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Mesomelic dysplasia, Kantaputra type
Mesomelic dysplasia Kantaputra type (MDK) is a rare skeletal disease characterized by symmetric shortening of the middle segments of limbs and short stature.
It has been described in five families.
In the upper limbs, the ulnae are very short, and the radii are bowed. The distal humerus has a dumbbell shape. The hands show progressive flexion contractures of the proximal interphalangeal joints. In the lower limbs, feet are fixed in plantar flexion so that the patients walk on their toetips. The prominent distal fibula on the ventral aspect is common and considered a hallmark. Fibula, talus and calcaneus are small and fibulo-calcaneal synostosis is a characteristic feature. Carpal and tarsal synostoses are observed in some individuals. All affected patients have normal craniofacial features and intelligence.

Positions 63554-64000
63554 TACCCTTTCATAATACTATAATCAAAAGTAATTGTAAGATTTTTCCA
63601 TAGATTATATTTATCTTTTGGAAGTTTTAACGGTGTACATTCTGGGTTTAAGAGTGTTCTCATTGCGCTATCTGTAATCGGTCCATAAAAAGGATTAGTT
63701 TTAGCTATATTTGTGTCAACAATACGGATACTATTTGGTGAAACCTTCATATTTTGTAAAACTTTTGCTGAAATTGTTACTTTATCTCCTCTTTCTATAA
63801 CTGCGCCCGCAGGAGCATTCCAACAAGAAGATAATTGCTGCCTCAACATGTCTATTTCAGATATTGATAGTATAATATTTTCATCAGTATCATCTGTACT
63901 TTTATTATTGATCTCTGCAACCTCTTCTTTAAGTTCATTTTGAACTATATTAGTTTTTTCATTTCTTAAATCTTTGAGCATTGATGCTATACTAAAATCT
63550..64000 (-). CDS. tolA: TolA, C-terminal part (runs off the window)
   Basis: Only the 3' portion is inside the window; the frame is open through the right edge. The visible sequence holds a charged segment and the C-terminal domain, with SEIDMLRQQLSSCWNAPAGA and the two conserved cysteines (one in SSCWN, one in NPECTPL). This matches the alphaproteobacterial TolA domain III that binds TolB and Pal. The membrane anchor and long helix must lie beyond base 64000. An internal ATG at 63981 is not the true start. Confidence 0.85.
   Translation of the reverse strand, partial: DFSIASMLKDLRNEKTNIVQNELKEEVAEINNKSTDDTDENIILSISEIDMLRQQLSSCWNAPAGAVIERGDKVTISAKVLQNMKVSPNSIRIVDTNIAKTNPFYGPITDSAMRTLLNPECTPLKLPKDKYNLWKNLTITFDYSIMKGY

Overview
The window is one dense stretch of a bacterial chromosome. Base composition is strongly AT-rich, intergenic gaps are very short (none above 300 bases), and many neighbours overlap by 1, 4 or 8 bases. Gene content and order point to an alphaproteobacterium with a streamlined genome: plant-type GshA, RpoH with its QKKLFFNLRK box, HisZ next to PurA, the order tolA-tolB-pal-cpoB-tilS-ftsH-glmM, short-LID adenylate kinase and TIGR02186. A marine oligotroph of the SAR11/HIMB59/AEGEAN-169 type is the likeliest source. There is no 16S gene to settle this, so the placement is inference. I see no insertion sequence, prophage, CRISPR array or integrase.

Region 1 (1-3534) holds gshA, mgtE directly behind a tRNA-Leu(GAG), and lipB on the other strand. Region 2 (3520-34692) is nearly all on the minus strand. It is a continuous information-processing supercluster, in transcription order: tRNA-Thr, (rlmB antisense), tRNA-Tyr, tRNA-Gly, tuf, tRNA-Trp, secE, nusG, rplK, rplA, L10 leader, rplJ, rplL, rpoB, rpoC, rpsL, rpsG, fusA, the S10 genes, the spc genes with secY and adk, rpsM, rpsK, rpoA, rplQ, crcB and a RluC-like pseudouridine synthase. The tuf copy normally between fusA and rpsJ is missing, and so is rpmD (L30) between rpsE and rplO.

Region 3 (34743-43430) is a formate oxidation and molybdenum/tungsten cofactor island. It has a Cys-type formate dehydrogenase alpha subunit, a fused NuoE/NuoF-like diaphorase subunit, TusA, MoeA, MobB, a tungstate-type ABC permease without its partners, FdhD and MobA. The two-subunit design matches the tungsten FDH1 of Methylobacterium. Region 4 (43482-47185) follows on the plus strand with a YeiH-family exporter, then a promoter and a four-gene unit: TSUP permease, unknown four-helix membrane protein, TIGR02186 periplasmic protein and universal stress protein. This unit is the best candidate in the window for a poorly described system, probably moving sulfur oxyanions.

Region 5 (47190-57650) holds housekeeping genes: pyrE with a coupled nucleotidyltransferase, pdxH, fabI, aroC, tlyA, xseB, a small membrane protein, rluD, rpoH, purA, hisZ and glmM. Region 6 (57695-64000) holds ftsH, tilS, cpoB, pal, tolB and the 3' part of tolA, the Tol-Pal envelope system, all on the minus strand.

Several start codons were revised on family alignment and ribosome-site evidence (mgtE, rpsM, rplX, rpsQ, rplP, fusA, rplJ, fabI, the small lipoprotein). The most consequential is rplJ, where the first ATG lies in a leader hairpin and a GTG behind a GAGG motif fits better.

Using microarray-based comparative genomic hybridization (array-CGH), two microduplications have been identified on chromosome 2 (2q31.1-q31.2), separated by a segment of normal copy number. The more centromeric duplication encompasses the HOXD cluster and it is proposed that duplications cause dysregulation of HOXD gene expression.
In all families, the condition is transmitted as an autosomal dominant trait.